Have you seen magnificent bluebells blooming across Suffolk?

John Boyle's pictures of bluebells in Bentley woods. Pictire: JOHN BOYLE

John Boyle's pictures of bluebells in Bentley woods. Pictire: JOHN BOYLE - Credit: Archant

The coronavirus lockdown has seen people to take to countryside close to their homes for their permitted daily exercise.

John Boyle's pictures of bluebells in Bentley woods. Pictire: JOHN BOYLE

John Boyle's pictures of bluebells in Bentley woods. Pictire: JOHN BOYLE - Credit: Archant

And one of the most remarkable sights in Suffolk has been the sparkling fields of bluebells blooming as spring gets into full swing.

The colourful plants are relatively rare across the globe – a bluebell colony takes between five and seven years to flower, and half of the bluebells in the world are in the UK.

That makes them a very British plant and, as these pictures from wildlife photographer John Boyle in Bentley woods show, there are plenty of them in Suffolk.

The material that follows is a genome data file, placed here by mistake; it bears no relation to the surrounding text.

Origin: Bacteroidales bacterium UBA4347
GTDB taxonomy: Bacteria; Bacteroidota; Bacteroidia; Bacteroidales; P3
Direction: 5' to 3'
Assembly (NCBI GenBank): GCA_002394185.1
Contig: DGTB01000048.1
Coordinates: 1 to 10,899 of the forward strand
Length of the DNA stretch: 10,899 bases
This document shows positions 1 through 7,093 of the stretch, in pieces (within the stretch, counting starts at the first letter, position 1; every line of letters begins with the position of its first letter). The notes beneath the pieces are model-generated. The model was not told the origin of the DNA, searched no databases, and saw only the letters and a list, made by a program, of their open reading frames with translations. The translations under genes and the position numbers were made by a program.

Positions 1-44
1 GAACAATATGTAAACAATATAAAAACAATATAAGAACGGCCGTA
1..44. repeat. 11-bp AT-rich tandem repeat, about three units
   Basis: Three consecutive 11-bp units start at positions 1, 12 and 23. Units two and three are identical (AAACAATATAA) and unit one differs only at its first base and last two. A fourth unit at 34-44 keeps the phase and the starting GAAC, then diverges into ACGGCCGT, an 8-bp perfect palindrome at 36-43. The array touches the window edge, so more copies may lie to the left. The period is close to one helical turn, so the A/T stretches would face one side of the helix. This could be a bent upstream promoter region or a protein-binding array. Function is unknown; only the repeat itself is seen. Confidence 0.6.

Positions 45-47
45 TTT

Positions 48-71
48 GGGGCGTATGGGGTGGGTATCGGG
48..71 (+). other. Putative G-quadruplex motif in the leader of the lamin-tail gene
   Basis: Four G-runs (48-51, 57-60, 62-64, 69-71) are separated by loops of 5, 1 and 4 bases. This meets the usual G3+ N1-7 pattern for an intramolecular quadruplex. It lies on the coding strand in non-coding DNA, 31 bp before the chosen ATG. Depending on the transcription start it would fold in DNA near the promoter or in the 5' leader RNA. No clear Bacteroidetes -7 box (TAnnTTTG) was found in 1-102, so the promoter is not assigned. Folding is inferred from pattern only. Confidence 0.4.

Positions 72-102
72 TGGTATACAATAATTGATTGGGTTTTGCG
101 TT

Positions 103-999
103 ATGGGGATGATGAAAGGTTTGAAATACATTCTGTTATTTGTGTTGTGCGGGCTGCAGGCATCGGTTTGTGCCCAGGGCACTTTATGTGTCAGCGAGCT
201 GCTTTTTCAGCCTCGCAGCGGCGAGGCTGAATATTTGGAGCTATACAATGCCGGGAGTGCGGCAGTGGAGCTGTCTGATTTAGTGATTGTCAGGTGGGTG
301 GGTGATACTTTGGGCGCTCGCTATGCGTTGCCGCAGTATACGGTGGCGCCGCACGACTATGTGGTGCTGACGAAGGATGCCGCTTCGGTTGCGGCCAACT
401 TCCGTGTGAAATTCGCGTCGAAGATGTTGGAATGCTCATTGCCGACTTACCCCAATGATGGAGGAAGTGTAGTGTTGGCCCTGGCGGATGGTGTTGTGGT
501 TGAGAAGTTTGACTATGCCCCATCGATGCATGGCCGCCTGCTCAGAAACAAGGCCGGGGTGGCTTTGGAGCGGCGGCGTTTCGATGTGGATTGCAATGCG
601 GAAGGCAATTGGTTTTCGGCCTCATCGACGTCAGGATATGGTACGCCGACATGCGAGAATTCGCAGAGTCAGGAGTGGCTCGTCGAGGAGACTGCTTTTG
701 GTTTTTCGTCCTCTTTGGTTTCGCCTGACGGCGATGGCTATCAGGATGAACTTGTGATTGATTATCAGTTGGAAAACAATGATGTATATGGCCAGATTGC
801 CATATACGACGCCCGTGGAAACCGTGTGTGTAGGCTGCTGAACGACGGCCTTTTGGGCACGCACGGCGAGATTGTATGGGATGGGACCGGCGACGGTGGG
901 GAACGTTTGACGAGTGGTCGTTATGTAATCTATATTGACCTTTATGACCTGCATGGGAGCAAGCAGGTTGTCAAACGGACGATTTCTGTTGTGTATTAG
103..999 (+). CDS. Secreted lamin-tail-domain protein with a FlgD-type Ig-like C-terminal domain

However, be careful if you do pass them near your home on your daily walk – the National Trust, whose sites are ideal habitat for bluebells, point out that bluebells can take years to recover from footfall damage.

John Boyle's pictures of bluebells in Bentley woods. Pictire: JOHN BOYLE

John Boyle's pictures of bluebells in Bentley woods. Pictire: JOHN BOYLE - Credit: Archant


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It is also against the law to intentionally pick, uproot or destroy bluebells.

John Boyle's pictures of bluebells in Bentley woods. Pictire: JOHN BOYLE

John Boyle's pictures of bluebells in Bentley woods. Pictire: JOHN BOYLE - Credit: Archant

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